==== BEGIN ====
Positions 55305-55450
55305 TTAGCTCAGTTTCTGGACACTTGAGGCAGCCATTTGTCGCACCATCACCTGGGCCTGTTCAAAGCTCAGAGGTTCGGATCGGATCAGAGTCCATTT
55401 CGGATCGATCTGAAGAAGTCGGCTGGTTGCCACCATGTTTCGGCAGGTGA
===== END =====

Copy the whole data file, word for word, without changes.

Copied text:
Positions 55305-55450
55305 TTAGCTCAGTTTCTGGACACTTGAGGCAGCCATTTGTCGCACCATCACCTGGGCCTGTTCAAAGCTCAGAGGTTCGGATCGGATCAGAGTCCATTT
55401 CGGATCGATCTGAAGAAGTCGGCTGGTTGCCACCATGTTTCGGCAGGTGA